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  •     The tick was almost inconceivably small, so small that I put it under the kids’ microscope to be sure. But yes, as the four-power lens focused on it, it was a tick, a thing no larger than the dot from a sharpened pencil.
        The dunes and froggy bogs where we live in Amagansett are tick central and have been especially so this year. Most of the members of the family have been bitten, though I seem to get the worst of it. “Tick checks!” for everyone are required after outdoor play.

  • Plein Democracy
        Alyce Peifer, of the Wednesday Group of plein-air painters, has organized a show of its members’ work that will be at Ashawagh Hall in Springs tomorrow through Sunday. The Wednesday Group is about a dozen artists who live and work on the East End, often meeting together in the outdoors with their easels in locations that are apparently selected by a vote among those planning to attend.

  •     Walking into the Seafood Shop in Wainscott, for a moderately obsessed recreational fisherman like me, brings to mind the fans of the New Orleans Saints in the bad old days, when the team stank so much people in the stands took to wearing paper bags over their heads to avoid embarrassment.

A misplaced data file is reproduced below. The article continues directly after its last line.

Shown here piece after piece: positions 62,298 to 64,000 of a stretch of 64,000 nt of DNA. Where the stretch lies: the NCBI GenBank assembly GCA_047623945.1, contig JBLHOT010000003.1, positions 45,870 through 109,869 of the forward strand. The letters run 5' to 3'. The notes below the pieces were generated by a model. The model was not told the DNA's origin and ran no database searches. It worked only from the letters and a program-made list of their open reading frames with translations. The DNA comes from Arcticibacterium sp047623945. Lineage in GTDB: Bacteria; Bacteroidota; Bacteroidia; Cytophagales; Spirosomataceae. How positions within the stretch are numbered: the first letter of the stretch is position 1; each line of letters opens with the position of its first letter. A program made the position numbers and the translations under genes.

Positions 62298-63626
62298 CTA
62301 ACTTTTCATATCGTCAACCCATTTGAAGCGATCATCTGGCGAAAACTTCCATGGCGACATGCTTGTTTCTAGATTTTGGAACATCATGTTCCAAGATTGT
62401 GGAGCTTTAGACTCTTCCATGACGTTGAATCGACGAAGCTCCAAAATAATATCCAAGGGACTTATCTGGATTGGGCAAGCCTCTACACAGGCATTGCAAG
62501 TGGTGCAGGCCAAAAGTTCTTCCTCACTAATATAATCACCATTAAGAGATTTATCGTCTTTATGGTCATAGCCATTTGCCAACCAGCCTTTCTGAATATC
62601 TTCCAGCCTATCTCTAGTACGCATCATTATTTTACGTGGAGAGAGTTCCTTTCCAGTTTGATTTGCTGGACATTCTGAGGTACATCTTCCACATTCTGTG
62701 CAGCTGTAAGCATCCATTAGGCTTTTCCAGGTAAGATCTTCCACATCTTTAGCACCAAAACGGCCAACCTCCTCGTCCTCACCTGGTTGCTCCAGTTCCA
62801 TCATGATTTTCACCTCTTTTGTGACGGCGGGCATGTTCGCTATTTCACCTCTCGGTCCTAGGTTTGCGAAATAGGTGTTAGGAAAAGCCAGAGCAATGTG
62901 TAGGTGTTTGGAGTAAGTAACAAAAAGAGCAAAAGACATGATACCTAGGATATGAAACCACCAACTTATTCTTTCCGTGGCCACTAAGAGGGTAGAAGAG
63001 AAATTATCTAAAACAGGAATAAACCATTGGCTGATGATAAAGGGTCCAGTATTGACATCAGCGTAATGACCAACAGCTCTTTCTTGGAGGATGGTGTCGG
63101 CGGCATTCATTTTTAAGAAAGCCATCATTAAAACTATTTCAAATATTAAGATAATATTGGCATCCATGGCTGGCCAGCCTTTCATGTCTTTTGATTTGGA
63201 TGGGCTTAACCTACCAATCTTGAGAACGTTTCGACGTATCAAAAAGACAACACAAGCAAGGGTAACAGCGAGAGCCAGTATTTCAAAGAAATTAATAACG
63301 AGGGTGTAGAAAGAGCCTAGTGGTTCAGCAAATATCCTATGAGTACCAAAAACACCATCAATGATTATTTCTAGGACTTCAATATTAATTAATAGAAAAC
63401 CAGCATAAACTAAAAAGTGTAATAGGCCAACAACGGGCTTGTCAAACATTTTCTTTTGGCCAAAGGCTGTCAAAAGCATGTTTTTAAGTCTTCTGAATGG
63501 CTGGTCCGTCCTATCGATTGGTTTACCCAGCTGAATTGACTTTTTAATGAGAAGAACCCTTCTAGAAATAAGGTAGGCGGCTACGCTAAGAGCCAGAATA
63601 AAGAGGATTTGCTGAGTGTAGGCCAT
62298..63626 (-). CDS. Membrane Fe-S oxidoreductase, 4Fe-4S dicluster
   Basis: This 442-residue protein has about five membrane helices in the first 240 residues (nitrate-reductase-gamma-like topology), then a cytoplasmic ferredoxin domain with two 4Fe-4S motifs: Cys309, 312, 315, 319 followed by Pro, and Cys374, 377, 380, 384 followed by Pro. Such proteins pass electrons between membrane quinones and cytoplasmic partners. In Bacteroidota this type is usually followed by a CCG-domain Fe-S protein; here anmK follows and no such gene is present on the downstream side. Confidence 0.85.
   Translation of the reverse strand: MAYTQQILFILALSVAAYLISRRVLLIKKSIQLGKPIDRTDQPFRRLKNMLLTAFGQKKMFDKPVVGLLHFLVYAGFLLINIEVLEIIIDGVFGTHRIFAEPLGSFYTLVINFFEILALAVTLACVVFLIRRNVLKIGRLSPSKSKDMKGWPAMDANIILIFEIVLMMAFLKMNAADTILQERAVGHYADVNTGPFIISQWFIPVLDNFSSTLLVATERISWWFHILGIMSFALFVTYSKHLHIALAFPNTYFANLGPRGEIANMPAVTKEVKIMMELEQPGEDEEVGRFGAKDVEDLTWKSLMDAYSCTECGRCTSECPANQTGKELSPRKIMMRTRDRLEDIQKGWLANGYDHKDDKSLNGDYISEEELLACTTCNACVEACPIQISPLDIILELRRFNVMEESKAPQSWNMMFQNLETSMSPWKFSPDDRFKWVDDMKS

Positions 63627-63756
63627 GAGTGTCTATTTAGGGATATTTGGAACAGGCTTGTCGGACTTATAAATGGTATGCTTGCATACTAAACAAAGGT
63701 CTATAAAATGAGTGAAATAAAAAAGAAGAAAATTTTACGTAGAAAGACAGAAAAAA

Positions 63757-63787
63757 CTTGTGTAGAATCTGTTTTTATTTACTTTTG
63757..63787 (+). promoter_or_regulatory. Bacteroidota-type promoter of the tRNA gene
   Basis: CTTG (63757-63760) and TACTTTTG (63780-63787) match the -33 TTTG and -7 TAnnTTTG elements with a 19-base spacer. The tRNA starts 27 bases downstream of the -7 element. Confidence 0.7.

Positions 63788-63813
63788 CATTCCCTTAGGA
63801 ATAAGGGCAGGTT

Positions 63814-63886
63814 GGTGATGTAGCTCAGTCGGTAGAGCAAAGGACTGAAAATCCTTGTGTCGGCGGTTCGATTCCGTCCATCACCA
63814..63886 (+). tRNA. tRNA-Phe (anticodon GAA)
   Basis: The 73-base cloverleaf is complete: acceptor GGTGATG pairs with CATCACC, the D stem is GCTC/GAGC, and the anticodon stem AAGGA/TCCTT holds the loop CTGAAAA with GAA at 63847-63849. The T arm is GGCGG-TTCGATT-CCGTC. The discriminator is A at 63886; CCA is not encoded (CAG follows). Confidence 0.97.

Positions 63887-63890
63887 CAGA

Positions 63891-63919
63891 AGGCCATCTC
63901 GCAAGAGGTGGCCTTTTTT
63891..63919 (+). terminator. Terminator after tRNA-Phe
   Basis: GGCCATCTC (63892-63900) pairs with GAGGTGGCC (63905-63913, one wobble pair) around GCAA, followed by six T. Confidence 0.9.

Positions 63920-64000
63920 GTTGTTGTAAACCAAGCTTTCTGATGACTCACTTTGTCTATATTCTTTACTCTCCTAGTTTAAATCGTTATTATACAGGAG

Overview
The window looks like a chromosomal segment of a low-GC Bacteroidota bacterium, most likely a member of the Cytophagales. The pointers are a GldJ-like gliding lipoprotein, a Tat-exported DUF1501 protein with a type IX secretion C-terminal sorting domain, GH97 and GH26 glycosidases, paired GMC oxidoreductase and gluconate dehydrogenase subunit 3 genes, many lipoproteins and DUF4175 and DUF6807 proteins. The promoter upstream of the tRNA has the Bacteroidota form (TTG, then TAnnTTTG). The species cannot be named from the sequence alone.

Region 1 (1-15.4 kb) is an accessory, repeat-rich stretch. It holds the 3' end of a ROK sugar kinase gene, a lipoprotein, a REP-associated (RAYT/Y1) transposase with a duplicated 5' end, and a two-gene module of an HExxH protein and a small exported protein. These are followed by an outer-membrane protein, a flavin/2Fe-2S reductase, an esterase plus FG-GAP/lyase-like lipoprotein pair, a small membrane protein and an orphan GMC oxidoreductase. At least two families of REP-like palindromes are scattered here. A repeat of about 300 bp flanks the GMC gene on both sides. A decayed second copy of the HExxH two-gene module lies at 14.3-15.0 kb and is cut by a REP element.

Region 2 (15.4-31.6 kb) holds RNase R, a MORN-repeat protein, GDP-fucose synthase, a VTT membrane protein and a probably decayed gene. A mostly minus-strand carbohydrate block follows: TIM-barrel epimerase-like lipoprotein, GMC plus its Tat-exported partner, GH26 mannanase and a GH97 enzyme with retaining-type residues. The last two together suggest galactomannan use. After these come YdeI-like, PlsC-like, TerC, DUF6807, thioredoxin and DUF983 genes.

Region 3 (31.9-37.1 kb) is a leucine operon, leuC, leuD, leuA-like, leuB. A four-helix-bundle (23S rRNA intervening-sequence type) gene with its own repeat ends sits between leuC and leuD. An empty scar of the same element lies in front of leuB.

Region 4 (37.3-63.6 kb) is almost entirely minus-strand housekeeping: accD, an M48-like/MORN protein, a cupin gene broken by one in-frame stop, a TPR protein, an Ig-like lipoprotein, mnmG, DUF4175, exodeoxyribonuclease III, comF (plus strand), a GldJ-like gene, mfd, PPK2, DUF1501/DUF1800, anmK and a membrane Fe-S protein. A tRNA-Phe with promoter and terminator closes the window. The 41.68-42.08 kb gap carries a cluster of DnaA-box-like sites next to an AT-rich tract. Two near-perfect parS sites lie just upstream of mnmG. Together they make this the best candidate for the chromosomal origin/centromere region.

• “We must never forget the tragedy that happened that September day 10 years ago. Never, never forget.”
  •     The miracle that is September after Labor Day is upon us, and what might have seemed impossible a few weeks ago is now within the realm of possibility.
        A week ago Friday, I had Ellis, our nearly 20-month-old, in the truck, going along on North Main Street in East Hampton. Noticing that the farmers market in the lot next to Nick and Toni’s was open and that there was a parking spot directly across the street, I pulled over.

  •     The tussle over language and local place names has entered my own house, with my elder daughter announcing this week that she had taken a singing lesson in the Springs. I shuddered. As anyone who grew up here can tell you, it’s Springs, not “the” Springs, but my daughter doesn’t believe me.

  •     Monday morning’s helicopter traffic at East Hampton Airport began at about 6:12, at least according to the clock on my computer screen.

  • Fallen trees, water damage seem to be the worst of it; power remains out for thousands on the East End
  •     At 6 a.m. Sunday, Hurricane Irene's top sustained winds had decreased to near 75 miles per hour, according to the National Hurricane Center.

        As the leading edge of the huge storm reached eastern Long Island during the night, a little drizzle gave way to heavier rain, and wind that was beginning to bend the oaks in the woods between Sag Harbor and East Hampton. Lightning could be seen coming from the upper cloud layers. Trees were beginning to fall, with a report of a tree down in Noyac that cut power to some residents.

  • Irene's new predicted course is strikingly similar to that said to have been taken by the 1938 Hurricane, which killed an estimated 600 people.

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